This means that music-makers don’t sign over ownership of their music upon joining GEMA, they sign over their usage rights—the right to legally manage and collect licensing fees for playback, reproduction and broadcast of their music. This is a convenient arrangement when you’re a small-time musician who doesn’t have the time or money to manage your catalogue; but these management decisions are taken out of your hands. If you want to grant a free license to a charity event or offer a reduced fee for a career-advancing event, you’ll find that decision isn’t yours to make.
All music is assumed to be under GEMA’s control unless the artist can prove otherwise.
Unlike ASCAP, BMI, PRS, etc., GEMA isn’t opt-in. And it’s pretty tough to opt out. GEMA tends to “play it safe” by claiming music it doesn’t own.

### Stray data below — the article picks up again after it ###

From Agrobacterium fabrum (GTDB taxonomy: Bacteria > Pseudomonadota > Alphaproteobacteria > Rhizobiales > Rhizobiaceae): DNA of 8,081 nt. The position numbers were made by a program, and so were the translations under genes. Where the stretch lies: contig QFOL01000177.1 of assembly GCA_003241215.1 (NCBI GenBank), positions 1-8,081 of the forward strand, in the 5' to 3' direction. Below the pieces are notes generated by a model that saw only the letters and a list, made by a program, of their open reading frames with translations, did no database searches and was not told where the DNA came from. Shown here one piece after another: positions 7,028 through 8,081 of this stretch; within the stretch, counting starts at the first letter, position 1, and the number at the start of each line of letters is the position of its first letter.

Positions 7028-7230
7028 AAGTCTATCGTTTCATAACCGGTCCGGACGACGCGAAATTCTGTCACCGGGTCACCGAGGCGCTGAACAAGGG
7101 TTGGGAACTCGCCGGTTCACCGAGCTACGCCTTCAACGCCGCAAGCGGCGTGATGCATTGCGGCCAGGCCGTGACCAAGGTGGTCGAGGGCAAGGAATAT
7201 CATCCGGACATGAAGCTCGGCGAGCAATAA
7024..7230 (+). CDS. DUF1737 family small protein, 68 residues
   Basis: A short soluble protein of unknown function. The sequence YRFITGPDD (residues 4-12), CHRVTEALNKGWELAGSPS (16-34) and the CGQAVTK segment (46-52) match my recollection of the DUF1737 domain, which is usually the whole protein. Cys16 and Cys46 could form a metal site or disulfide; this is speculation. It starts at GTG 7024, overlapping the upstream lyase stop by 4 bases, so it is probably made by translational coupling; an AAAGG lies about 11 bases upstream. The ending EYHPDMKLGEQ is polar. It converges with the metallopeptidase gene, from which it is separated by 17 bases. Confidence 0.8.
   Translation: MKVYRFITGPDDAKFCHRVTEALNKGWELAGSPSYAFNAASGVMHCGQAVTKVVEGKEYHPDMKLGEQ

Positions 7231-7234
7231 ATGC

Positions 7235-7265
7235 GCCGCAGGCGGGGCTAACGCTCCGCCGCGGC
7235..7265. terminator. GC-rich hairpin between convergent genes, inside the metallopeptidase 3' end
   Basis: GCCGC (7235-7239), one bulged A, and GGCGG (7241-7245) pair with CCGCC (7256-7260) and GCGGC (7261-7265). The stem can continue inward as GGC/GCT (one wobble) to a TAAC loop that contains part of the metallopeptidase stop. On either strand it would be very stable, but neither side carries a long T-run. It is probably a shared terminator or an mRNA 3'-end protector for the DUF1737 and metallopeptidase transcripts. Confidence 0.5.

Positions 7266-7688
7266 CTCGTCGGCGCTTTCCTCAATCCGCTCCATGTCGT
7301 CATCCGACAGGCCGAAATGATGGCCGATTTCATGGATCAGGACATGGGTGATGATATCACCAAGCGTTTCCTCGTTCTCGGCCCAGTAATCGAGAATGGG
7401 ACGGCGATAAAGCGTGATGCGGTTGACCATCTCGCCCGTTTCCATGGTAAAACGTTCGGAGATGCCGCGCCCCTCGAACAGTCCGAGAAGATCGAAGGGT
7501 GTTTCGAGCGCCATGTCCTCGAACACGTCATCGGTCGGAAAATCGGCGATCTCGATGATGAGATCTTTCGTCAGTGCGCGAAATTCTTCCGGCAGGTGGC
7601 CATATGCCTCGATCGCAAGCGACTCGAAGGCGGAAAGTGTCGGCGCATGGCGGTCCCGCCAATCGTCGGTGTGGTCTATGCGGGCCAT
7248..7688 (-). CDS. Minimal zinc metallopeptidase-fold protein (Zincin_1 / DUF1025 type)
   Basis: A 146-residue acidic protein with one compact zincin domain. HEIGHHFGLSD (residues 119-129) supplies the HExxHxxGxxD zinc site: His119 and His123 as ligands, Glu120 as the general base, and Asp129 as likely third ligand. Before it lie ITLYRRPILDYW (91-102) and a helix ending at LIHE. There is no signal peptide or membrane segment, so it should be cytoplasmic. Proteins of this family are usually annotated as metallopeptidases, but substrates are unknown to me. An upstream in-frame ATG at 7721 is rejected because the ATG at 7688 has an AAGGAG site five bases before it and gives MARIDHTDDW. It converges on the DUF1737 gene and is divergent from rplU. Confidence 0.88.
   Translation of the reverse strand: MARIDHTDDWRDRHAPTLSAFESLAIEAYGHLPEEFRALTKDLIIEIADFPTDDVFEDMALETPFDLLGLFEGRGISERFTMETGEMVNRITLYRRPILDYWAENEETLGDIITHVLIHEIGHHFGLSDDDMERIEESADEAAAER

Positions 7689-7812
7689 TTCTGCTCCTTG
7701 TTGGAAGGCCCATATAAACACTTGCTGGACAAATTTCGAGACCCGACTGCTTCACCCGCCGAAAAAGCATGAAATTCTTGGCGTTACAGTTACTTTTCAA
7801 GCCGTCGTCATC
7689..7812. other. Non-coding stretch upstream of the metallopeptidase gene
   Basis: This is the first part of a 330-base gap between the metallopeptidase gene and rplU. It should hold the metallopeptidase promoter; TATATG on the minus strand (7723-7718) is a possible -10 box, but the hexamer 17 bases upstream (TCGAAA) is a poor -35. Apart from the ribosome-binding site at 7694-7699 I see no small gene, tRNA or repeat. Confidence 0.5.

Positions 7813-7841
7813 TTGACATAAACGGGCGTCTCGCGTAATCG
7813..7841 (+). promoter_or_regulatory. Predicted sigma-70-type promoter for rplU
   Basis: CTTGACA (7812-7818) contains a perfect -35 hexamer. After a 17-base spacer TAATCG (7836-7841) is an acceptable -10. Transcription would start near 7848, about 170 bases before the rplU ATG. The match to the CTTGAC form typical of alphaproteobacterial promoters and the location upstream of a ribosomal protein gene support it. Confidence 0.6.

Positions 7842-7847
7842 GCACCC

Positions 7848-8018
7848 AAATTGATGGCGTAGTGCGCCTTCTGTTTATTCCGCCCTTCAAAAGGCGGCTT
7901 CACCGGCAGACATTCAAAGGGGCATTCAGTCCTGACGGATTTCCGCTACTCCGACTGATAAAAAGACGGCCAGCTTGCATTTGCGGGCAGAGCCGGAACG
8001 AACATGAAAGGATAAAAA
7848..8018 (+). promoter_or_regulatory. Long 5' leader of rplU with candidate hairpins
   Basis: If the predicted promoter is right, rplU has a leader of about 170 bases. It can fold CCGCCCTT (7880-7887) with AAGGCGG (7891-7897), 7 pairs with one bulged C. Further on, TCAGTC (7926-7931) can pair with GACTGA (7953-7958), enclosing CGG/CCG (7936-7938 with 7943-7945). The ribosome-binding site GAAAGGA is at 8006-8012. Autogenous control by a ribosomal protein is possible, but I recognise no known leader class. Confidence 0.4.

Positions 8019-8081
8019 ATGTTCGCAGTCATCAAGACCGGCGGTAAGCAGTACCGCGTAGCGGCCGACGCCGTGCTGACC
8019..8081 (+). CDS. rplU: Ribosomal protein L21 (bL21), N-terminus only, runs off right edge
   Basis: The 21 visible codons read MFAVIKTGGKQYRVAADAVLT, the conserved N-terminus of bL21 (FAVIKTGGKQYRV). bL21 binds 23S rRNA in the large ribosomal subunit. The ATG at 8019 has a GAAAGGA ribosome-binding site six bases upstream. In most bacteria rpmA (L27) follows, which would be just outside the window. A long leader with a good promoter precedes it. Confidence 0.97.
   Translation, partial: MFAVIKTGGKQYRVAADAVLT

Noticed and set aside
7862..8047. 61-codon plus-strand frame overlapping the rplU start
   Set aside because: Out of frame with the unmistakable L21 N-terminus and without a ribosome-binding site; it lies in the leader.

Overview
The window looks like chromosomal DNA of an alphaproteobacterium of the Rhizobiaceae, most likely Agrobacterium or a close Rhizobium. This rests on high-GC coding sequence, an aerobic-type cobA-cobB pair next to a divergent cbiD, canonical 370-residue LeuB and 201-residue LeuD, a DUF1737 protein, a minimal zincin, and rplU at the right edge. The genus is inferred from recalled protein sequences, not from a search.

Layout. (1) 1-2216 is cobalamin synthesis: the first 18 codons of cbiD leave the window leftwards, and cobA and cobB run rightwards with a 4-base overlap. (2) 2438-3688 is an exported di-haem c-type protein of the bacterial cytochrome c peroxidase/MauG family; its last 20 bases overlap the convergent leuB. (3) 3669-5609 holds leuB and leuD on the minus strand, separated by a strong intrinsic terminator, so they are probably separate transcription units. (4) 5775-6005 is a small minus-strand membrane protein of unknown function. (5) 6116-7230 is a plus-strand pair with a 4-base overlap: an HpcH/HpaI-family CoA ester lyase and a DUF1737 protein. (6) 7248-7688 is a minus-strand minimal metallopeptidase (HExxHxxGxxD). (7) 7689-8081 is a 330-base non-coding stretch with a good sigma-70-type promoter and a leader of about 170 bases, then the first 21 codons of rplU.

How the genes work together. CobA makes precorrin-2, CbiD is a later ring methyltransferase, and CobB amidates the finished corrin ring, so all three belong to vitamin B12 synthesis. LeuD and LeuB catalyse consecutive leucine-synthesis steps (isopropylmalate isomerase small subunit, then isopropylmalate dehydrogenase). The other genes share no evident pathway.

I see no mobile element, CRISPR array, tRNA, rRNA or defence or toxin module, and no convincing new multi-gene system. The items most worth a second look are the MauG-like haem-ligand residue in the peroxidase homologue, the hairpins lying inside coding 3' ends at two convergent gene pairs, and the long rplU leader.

Like other PROs, GEMA distributes licensing fees to top-selling artists.
This distribution scheme is unlikely to change in the hands of GEMA. Its so-called “full members” (members who have achieved over €30,000 in GEMA revenue over a five-year period) are the only members allowed to vote on issues or hold controlling positions. Any artist not within this elite group has to watch his or her fees being redistributed to already wealthy artists while being prevented from attempting to effect any change in the prevailing structure.
GEMA assumes (like other PROs) that every venue plays only music from top-selling artists.
For underground music venues that mainly feature non-mainstream and independent artists—like many dance music clubs—this means that a portion of the fees collected for these events will likely find their way into the bank accounts of mainstream artists and advertising jingle writers, whose music was never played during the event, while some artists will never see a single cent for their music, however popular it may be.